With an additional $60,000 in funding provided by a grant from Bank of America in partnership with My Brother’s Keeper and the Denver Office of Children’s Affairs and an additional $30,000 from Denver Economic Development and Opportunity through the Mayor’s Summer Youth Employment Program grant, Family and Community Engagement leveraged $90,000 additional dollars this summer to provide 50 young men of color meaningful remote work experiences. This also supports the work of the African American Equity Task Force, which convened and adopted recommendations for the district in 2017 to help close the Opportunity Gap for our African American students and educators. 

The SYEP provides job opportunities with nonprofits, tech companies, airlines, healthcare facilities, community work, day camps, libraries, and small businesses. This program also works with DPS CareerConnect. Once students complete their summer of hard work, the celebration begins. The end of summer celebration is where students can share their experiences and successes.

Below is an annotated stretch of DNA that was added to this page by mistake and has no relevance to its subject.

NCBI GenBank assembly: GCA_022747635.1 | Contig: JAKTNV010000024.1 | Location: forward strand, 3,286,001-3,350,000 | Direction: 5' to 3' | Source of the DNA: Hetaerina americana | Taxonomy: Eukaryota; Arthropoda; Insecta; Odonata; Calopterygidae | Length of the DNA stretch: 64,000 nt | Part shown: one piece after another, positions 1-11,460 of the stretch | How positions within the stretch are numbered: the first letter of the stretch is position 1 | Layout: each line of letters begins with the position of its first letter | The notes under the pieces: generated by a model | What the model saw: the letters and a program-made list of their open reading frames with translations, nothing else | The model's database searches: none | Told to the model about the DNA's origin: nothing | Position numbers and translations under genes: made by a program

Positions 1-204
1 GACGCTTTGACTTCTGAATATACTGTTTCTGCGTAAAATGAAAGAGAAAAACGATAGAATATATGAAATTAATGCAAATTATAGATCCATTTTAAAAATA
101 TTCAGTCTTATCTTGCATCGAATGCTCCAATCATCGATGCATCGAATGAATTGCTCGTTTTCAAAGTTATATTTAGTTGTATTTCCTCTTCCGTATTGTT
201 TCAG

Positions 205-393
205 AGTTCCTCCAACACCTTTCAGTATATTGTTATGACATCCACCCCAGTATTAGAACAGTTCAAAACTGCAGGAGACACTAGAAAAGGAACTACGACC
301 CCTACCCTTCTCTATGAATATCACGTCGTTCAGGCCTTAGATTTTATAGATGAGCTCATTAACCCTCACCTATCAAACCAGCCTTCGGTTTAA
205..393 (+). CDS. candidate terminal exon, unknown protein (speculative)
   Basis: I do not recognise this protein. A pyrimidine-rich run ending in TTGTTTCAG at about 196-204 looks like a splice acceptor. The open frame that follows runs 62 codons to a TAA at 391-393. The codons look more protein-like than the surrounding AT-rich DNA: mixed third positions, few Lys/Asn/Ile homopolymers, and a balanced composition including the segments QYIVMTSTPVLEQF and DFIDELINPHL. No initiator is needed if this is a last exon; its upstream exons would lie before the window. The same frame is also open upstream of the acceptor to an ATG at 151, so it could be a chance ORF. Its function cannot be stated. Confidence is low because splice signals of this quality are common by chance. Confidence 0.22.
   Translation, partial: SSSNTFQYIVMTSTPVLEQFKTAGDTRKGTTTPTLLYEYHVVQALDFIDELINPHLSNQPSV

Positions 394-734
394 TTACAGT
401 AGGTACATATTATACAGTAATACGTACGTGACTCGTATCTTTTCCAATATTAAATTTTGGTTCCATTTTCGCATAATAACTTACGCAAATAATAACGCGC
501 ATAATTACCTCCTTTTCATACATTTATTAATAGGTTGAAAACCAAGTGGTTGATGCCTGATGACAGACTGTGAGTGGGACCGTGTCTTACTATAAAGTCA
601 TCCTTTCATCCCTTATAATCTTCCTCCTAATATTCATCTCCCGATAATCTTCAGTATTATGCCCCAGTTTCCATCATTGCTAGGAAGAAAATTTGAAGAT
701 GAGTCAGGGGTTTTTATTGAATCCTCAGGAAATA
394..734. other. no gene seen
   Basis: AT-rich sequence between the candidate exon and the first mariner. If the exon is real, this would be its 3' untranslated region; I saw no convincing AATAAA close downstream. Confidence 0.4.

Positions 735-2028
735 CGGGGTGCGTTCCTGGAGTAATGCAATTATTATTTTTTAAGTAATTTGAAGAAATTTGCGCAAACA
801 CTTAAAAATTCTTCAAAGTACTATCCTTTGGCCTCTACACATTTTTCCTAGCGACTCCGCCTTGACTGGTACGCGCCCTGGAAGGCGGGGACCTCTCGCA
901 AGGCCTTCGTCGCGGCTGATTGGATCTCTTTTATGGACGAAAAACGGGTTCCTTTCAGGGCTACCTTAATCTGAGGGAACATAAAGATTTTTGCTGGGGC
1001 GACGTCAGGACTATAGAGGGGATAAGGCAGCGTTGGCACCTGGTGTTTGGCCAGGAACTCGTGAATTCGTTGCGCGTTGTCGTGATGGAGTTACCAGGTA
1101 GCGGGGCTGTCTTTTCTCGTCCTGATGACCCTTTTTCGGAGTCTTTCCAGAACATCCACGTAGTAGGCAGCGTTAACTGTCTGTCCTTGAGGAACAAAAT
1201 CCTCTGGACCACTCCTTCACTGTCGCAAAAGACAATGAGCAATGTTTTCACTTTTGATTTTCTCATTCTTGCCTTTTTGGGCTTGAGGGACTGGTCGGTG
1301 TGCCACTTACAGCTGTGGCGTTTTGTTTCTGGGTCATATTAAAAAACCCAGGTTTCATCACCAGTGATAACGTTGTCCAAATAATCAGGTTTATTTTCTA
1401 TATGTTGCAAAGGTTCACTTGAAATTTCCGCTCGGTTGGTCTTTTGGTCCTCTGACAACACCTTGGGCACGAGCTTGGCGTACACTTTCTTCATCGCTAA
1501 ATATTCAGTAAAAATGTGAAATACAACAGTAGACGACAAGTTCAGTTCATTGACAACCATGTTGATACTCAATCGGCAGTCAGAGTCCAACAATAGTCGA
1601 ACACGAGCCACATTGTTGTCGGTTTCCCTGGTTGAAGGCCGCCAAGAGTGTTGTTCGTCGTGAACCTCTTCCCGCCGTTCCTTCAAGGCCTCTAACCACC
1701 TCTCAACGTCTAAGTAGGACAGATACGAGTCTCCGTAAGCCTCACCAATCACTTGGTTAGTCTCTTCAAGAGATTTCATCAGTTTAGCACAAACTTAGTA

“It is filled with excitement and positivity because students get to see what they have accomplished,” Arys said.  

Since this year’s summer transitioned to remote learning due to COVID-19, the 2020 end of summer celebration will be a speech delivered by Mayor Hancock.   

With 60 employers per year and $400,000 going out to students’ summer paychecks, this program ensures the success of young people in the workforce. The SYEP usually serves 225 students each summer and has the potential to serve 375.  

Having access to opportunities benefits all students, even those who are high achievers. Opportunities such as the Mayor’s Summer Youth Employment Program help jump start the careers of many young individuals. Mayor Hancock offered some words of wisdom to our youth this summer:

“I encourage young people to ‘carpe diem’ — to seize this moment and learn as much as you can, and do it as often as you can.”